Not everyone survives, of course. While there are fortunes to be made, there are many who fall by the wayside. Which is where Gate 93 comes in.
Enjoying a drink in an after-work corner of Silicon Valley, three friends were chatting about all the startups that had come from Spain only to go home again before their initiatives had got off the ground.
There is a clear premise at work: not all money has the same value
There was no shortage of examples. First, they contemplated the fate of the Madpixel startup by Koldo García, a company that offers a new way to experience art through tablet and smartphone devices. While it has continued to grow from Spain, their venture into Silicon Valley turned out to be a luckless affair.
Then they considered the case of Roser Solanes and Oriol Sanleandro, a young couple from Barcelona who set up Make Eat Easy, an initiative that seemed as fresh in San Francisco at the time as the food they delivered, complete with instructions on how to turn the ingredients into a dish. The idea was that each week busy people would be able to experiment with new recipes, without having to shop. As the ingredients were exact, waste would also be cut.
A win-win project? Apparently not. Suffering from a lack of funding, the nail in their particular coffin came with the arrival of Blue Apron, a listed company that was expanding its operations from the East Coast with no shortage of cash for advertising. Defeated, Solanes and Sanleandro bought their tickets home.
The experience did, however, teach them a lot about the logistics of food – packaging, conservation and distribution as well as recipes and consumer tastes. The couple became parents and Sanleandro is now general manager at Cabify while Solanes has set up a natural baby food company called Biotitos. Clearly, the venture was not in vain, but had there been more help at hand, things might have turned out very differently.
As conceived by the thirty-something trio – Javier Cortés from Valencia, Ibai García Urruchua from the Basque Country and Argentinian Juan José Feijoo – Gate 93 is a venture capital fund with an alternative twist named after the gate used by passengers flying between Spain and San Francisco.
Initially the idea was to simply create a support network, which evolved into a mentoring consultancy. But after considering all the options, they decided it would be more effective to create a VC – venture capital initiative – the lifeblood of the sector.
Each non-executive member that has signed up to Gate 93 brings capital, knowledge and their network of professional contacts for recent arrivals to prepare them for this extremely competitive climate.
Many companies want to move here [from Spain], but there’s a lack of structure
Ibai G. Urruchua, founder of Gate 93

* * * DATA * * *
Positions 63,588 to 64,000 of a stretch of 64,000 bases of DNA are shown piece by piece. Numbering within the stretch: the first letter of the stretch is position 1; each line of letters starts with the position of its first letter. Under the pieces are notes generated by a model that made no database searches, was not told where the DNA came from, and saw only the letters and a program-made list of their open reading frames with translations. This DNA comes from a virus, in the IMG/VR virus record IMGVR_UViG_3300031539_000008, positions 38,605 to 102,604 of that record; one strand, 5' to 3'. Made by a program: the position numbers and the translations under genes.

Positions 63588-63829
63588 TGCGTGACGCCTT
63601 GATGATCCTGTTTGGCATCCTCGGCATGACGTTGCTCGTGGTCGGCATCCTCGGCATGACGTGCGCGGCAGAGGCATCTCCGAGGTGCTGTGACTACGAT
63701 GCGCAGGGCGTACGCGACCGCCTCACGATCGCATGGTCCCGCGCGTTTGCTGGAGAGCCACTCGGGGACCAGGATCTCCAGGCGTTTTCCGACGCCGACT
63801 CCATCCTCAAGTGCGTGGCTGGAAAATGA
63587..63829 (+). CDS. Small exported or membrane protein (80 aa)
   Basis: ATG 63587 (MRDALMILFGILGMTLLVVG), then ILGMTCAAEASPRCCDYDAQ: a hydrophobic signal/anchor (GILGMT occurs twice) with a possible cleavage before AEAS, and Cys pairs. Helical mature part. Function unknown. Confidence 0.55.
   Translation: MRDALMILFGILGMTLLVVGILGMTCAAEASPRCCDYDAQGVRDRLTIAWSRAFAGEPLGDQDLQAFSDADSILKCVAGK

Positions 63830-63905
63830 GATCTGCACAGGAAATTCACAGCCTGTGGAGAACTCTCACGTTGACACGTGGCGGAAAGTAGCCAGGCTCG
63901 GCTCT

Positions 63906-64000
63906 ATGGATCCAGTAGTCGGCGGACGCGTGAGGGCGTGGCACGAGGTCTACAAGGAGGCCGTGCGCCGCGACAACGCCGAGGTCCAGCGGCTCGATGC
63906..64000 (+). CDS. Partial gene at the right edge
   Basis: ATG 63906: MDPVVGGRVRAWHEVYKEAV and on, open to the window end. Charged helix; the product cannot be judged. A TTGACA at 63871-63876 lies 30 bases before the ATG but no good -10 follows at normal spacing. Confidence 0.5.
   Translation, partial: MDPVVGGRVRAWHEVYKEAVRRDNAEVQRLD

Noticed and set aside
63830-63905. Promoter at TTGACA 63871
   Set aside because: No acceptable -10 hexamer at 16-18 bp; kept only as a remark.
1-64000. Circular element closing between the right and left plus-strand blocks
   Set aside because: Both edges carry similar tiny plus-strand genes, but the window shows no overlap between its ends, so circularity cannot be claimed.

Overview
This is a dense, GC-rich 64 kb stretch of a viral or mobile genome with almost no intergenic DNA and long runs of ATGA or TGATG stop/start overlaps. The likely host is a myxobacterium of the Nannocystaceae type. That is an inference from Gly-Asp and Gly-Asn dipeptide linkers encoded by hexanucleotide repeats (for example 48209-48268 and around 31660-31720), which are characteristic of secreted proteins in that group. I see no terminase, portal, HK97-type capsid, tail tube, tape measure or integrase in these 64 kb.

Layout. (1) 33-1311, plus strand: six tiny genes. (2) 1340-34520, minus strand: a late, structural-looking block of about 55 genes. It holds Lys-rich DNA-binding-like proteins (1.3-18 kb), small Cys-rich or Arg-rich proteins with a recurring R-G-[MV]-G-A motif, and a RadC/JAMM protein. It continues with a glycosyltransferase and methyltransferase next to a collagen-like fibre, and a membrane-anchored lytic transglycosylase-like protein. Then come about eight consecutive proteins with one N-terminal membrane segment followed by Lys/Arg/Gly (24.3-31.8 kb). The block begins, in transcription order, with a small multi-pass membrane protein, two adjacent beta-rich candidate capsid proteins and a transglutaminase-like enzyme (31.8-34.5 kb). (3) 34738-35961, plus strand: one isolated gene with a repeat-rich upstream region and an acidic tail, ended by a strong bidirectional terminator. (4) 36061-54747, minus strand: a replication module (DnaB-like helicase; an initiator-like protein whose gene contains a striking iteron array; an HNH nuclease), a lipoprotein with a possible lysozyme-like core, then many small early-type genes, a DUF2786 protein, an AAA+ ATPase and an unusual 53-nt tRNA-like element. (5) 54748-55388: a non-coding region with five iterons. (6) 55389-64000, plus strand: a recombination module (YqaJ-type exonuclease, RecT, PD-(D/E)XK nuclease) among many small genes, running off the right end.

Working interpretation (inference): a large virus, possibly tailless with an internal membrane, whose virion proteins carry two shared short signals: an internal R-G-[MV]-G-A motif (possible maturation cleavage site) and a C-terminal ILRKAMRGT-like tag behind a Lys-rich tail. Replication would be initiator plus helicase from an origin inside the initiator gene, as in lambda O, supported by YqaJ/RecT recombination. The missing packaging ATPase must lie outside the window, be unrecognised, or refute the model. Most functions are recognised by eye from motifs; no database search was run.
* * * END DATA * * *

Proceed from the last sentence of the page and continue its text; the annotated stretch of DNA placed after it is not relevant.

The ‘three musketeers’ have plenty of experience between them. Cortés, who has lived in San Francisco for seven years, started out as a consultant with clients including Twitter and Yahoo! before joining Instacart – an online food delivery company where he was head of finance. It was there that he met Feijoo, a former Googler who was vice president of Instacart – he later moved to Adobe. While both were at Instacart, the company raised $400 million at a $3.4 billion valuation.
The third man, engineer García Urruchua, worked at Mozilla and Tok Box before switching this summer to Hearsay Systems.
Now, there’s a fourth player – Tony García Jiménez, one of Silicon Valley’s marketing wizards, who sold his first technology company 10 years ago. Since then, he has worked as an advisor and investor at Richmond Partners, targeting local companies as well as outfits in Spain and Latin America.
Now these four heavyweights are attracting potential investors with a passion for analyzing data and backing viable startups.
There is a clear premise at work, however: not all money has the same value. This is something that you hear frequently in Silicon Valley and it is obviously the premise that Gate 93 is working on. For while there are many funds with greater financial scope, Gate 93 is the only one that knows how a startup might work in both Spain and Silicon Valley. According to Ibai, it’s all about the contacts. “Many companies want to move here [from Spain], but there’s a lack of structure. I have tried to help some coming from business schools such as IE or the Mondragón Team Academy, but there is a need for some form of official help,” he says.
Feijoo adds, “There are many who encourage them to come here, but there is no open-door policy when they do. We want to help, not just to appear to help,” he says.
And all three agree that it is payback time. “We want to give back what Silicon Valley has given us,” they say. “We are offering our time and experience as advisors because we believe that with capital, talent and support we can correct what needs to be corrected.”
English version by Heather Galloway.